<?php 
namespace App\Services\Cafes;

use App\Models\Cafe;
use Auth;

class SearchCafes {
    
    // ... Other methods and set up
    public function applyOrder()
    {
        switch( $this->orderBy ){
            case 'likes':
                $this->query->withCount('likes as liked')
                     ->orderByRaw('liked DESC');
            break;
            default:
                $this->query->orderBy( $this->orderBy, $this->orderDirection );
            break;
        }
        
    }
}

After adding that piece, you can either pass in a column name or a specific computed value. These methods can get pretty complicated, so like I mentioned, break them up at will to maintain code re-usability.

4. Implement Search Method on Controller

Now that we have our our service created, let’s quickly add it to our controller so we can return the results! In our case, let’s re-open the Http\Controllers\API\CafesController.php and find our search() method. Then add the following code:

public function search( Request $request )
{
    $searchCafes = new SearchCafes( $request->all() );
    $cafes = $searchCafes->search();

    return response()->json( $cafes );
}

Those 3 lines of code are all we need to hook everything together. We simply create a new SearchCafes service and pass along the entire request from the user.

Next, we run the search() method on that service and return the results. All the business logic is decoupled to the service so our controller is nice and clean! Just make sure you remember to add the following to the top of your controller:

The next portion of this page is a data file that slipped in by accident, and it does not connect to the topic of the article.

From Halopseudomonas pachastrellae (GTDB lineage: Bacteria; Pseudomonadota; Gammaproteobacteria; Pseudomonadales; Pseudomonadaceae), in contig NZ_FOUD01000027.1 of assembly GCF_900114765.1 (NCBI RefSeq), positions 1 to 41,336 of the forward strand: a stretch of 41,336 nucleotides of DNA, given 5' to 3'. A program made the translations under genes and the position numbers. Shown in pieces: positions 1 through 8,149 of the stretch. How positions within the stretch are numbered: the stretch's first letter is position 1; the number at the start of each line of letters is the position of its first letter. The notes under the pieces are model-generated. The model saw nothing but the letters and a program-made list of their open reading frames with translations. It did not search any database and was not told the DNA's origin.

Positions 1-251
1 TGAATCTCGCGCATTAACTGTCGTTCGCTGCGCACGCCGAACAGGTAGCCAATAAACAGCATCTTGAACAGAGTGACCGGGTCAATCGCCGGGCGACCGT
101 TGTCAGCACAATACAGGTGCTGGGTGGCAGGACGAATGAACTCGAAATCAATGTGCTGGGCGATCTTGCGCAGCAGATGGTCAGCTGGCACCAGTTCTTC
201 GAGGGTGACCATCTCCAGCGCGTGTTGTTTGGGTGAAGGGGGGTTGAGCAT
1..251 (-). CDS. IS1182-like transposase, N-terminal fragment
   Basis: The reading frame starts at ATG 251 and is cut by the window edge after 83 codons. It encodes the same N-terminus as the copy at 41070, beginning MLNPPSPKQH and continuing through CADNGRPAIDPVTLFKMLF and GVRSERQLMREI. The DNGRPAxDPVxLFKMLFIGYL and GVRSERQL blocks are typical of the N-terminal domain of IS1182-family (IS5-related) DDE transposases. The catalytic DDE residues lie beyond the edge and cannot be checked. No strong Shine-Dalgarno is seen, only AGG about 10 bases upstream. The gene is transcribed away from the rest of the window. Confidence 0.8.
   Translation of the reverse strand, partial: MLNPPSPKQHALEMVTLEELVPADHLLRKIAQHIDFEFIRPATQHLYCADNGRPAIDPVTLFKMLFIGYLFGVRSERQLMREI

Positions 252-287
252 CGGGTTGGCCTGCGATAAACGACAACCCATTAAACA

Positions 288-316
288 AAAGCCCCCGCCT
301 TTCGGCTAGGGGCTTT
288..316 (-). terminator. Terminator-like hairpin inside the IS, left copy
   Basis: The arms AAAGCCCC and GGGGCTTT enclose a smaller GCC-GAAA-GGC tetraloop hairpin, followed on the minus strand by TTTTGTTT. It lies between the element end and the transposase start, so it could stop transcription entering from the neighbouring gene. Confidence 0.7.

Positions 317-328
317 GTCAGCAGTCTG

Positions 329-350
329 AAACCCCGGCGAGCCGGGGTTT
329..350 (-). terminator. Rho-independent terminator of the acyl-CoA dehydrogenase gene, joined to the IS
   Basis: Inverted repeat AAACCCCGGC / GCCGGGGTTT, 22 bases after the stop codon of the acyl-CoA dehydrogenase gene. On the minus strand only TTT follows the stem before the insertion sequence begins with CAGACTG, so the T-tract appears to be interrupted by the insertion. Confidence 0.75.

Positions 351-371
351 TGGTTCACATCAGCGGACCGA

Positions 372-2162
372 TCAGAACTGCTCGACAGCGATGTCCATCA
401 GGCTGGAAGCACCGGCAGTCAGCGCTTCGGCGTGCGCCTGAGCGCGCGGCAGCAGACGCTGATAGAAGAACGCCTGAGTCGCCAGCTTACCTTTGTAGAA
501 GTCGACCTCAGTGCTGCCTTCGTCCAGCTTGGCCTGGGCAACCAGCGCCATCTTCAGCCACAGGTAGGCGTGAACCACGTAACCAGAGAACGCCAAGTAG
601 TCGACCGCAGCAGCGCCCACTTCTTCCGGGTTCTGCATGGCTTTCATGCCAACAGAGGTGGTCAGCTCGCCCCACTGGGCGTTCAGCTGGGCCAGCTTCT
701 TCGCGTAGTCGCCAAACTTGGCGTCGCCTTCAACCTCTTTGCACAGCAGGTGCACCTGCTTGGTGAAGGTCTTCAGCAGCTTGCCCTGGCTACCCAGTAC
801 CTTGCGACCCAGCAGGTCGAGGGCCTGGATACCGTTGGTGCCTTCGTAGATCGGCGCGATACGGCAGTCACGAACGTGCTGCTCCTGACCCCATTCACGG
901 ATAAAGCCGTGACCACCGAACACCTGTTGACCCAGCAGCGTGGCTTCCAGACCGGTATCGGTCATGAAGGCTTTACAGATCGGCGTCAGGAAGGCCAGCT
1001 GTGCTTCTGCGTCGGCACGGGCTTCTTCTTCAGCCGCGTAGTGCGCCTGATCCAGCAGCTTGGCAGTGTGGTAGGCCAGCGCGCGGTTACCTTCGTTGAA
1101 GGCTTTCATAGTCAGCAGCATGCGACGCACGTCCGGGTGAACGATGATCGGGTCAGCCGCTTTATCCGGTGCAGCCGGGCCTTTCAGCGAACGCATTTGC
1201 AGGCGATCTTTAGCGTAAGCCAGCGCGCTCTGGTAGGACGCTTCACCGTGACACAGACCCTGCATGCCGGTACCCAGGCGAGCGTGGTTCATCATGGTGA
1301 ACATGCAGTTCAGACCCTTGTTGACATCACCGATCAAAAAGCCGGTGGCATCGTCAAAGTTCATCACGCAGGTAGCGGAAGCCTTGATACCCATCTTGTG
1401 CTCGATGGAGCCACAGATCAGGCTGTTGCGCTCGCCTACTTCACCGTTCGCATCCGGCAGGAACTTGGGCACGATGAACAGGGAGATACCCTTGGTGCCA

use App\Services\Cafes\SearchCafes;

That’s it! We now have a functioning endpoint that we can run multiple queries on. For a wide variety more queries, make sure you check out the code on GitLab. Let’s take a look at a few examples we can run!

5. Example Requests

Search for Cafes Named “Ruby”

GET /api/v1/cafes?search=Ruby

Find All Cafes With Pour Over or French Press

GET /api/v1/cafes?brew_methods=1,8

Find All Cafes Named “Collectivo” with Pour Over

GET /api/v1/cafes?search=Collectivo&brew_methods=1

6. Send Request from NuxtJS

Finally, we have to allow users to send requests from our SPA to the API. Luckily we abstracted all of our API resources to their own separate plugin and files to manage this easily!

In the front end we have our cafes API abstraction in /api/cafes.js. If you are following along, this will be similar. We need to add the search method that maps to our /api/v1/cafes endpoint like this:

export default $axios => ({
    async search( params ){
        try {
            return await $axios.$get('/api/v1/cafes', {
                params: params
            });
        } catch ( err ){

        }
    },
    // ... other endpoints
})

We now have a search() method on our $api plugin. The first parameter we pass to $axios.$get is the URL of our API endpoint.

The second parameter is the configuration for the GET request required by axios. In that JSON formatted parameter, we have a params key. Axios will then combine that to the end of the URL to form a proper request.

Now, whenever we need to run a search of our resource, we can run:

async searchCafes(){
    this.cafes = await this.$api.search({
        page: 1,
        search: 'Ruby',
        brew_methods: '1,3,6'
    });
}

Pretty nifty! Seems like a lot of work, but as you start creating more and more query options, having a standard in place for how to add them makes the process a lot easier!